China’s trade with all African countries reached $198 billion in total value in 2012, an increase of 19.3 percent from 2011, according to Chinese customs statistics, the New York Times reported. Much of that trade consists of oil, minerals and other commodities from Angola, Nigeria and other resource-rich countries, the Times said.

After the two-day BRICS meeting Durban, South Africa, Xi will wind up his first foreign tour with a visit to the Republic of Congo (not be confused with the Democratic Republic of Congo — formerly known as Zaire.)

At a Washington symposium on conservation and national security that your 4GWAR editor attended last week, a former Bush administration diplomat said China had made Africa “strategic.”

“I think that strategic engagement is going to translate into political influence and geo-strategic influence,” said Jendayi Frazer, the first woman appointed U.S. Ambassador to South Africa and a former assistant secretary of state for African affairs. “I think it will show up in things like the United Nations Security Council and how votes start to go in the U.N. General Assembly and other such venues,” she added.

But, “African citizens are becoming increasingly impatient with the flood of Chinese laborers” into their labor markets “and particularly, cheap goods and the supply chain” supporting Chinese traders in the African marketplace. “It’s a big problem,” she told the gathering, co-sponsored by the Council on Foreign Relations and Conservation International.

Frazer, now a professor at Carnegie Mellon University, noted however, that China’s “model of supporting business and their strategic outlook in Africa, is something we in the West should emulate. We should do a better job of helping our private sector” in Africa and other regions.

[You can see a video of Frazer and some of the other speakers at this symposium by clicking here. Your 4GWAR editor’s question about AFRICOM is at 57 minutes and 55 seconds on the tape. Frazer’s comments on China in Africa are at 1 hour, 3 minutes into the tape, followed by her comments on AFRICOM.]

Mali Update

Mali [click on image to enlarge]CIA World Factbook

Mali [click on image to enlarge]
CIA World Factbook

Six people – including one civilian – have been killed in fighting between Islamist rebels and French and Malian forces in the northern city of Gao (see map), according to Voice of America.

Meanwhile, al-Qaeda’s North African affiliate has named a replacement for a key commander killed by Chadian soldiers in Mali’s northern mountains last month, according to an Algerian broadcaster, VOA reported. The new guy, Djamel Okacha – also known as Yahia Abu El Hamam – is slated to replace Abdelhamid Abou Zeid as a leader of al Qaeda in the Islamic Maghreb, commonly known as AQIM, according to Algeria’s Ennahar TV.

March 26, 2013 at 1:15 am Leave a comment

AFRICA: Rats That Detect Landmines

The Real Rat Patrol

Last Father’s Day my wife and son gave me a rat, actually a bunch of rats. In lieu of a tie or DVD, they made a donation in my name to an outfit in Africa that trains rats to sniff out land mines – and tuberculosis (more on that later).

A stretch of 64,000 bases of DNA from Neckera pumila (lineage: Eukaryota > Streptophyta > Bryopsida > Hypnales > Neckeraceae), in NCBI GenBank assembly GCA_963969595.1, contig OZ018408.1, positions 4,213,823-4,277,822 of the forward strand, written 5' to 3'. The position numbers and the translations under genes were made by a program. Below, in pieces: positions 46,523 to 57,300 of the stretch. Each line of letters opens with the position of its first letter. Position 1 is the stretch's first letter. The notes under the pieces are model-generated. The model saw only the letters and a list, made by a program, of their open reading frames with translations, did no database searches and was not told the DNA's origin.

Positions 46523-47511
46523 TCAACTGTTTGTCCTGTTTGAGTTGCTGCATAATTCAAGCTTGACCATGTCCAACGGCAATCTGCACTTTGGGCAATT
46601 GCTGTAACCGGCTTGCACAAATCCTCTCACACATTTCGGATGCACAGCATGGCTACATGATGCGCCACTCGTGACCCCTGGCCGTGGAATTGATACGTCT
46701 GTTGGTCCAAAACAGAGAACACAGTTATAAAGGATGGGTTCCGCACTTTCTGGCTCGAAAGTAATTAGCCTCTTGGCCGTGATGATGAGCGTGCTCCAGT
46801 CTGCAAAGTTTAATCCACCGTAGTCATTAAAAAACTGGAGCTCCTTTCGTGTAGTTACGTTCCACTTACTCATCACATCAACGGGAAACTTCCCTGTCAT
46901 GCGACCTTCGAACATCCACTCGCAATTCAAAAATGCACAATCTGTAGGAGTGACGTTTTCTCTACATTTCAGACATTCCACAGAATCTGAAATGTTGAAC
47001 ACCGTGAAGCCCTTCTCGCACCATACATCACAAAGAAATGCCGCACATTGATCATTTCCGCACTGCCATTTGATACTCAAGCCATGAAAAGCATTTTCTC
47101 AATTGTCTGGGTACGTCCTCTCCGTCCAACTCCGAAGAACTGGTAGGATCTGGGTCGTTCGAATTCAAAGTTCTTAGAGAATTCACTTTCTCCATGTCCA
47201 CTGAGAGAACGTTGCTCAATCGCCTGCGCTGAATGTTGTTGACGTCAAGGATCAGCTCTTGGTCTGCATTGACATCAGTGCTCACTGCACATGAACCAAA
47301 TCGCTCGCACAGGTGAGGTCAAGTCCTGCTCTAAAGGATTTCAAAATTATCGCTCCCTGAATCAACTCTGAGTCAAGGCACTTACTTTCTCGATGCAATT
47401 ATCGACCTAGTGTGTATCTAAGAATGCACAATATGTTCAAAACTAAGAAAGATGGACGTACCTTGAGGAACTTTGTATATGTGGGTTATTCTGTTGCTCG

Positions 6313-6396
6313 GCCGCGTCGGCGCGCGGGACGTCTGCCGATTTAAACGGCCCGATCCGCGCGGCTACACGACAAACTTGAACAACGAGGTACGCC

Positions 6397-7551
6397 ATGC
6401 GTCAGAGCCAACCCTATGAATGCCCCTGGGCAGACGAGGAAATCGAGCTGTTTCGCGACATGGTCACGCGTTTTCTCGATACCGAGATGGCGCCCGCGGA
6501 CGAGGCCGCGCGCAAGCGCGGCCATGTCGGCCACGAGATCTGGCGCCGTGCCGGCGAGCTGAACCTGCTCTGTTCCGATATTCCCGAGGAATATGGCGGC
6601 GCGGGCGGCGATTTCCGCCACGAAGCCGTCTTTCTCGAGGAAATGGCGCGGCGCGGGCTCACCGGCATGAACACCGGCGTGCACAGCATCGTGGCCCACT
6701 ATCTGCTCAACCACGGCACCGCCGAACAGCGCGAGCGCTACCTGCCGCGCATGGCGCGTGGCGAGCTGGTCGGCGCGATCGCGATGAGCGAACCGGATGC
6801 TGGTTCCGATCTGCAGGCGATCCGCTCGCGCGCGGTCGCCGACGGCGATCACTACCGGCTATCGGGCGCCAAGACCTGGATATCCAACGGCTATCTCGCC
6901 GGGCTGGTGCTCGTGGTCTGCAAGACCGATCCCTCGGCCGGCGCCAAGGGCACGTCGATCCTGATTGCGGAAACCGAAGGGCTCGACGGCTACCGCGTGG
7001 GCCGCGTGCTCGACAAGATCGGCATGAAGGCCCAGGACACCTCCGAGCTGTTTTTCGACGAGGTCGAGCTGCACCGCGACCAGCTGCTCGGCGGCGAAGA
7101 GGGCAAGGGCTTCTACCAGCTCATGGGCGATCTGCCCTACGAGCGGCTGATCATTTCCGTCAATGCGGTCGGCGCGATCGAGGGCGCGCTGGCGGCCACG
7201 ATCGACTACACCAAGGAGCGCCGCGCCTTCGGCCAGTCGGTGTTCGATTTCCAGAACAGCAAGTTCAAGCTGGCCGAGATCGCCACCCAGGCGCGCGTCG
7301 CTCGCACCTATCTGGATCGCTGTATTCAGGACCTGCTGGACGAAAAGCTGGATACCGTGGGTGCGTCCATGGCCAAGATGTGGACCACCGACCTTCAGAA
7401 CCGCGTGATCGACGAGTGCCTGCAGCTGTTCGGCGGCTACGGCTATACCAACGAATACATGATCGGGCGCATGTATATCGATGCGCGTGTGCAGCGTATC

Started by Belgian Bart Weetjens, APOPO is a registered Belgian charity based in Tanzania. Weetjens says he got the idea for explosives-detecting rats from a Scientific American article about gerbils’ sensing ability.

Not these guys ...

The rodents APOPO uses are not just any rats but cat-sized Giant African Pouch Rats (Cricetomys gambianus). Like dogs the rats are trained to detect the explosives vapors emanating from landmines – even if they’re buried. And like dogs, the rats are given a food treat as a reward.

Unlike dogs, the rats are small (15 inches, three pounds), easily transportable and cheap. It costs about $2,000 to train a rat compared to $10,000 for a mine-sniffing dog. Rats are more resistant to tropical diseases. They also don’t imprint on humans like dogs do, so one handler can deal with many rats and a ran will tolerate several handlers or trainers.

Between 1999 and 2008, there were 73,576 casualties in 119 countries caused by landmines, improvised explosive devices or munitions left over from previous conflicts, according to Landmine Monitor. The group’s report says 17,867 of those people were killed and 51,711 were injured. The status of the remaining 3,998 is unknown.

Most of APOPO’s rats — known as HeroRATs — work in neighboring Mozambique where years of civil war have left thousands of landmines dotting the landscape, making some land inaccessible for agriculture and other forms of development. APOPO and the HeroRAT team have helped to return more than 1.7 million square meters of land to the population in Mozambique since the start of operations in the late 1990s.

So far in 2010, the rats have found 596 mines, 308 unexploded ordnance, and 6,205 small arms and ammunition. The group aims to make Mozambique’s Gaza Province landmine safe by 2014.

...but this little guy. (Photo: APOPO)

Mine-sniffing rats are also being trained by police in Colombia the most heavily mined country in Latin America. And honey bees are being studied by  the University of Montana and the Sandia National Laboratories in New Mexico as land mine detectors.

The APOPO rats’ sensitivity is not limited to explosives. They can detect tuberculosis in the saliva submitted for testing by patients – and they can screen patients faster than a human technician in a lab. So far this year, the rats have identified more than 1,438 people with TB that were originally missed in hospital testing.

For those too young – or too old for that matter – to know the 1960s television series, “The Rat Patrol,” click here for some cultural intel (for a lengthier  discourse of the show’s canon — pun intended),  see the Wikipedia entry.

October 14, 2010 at 12:01 am 1 comment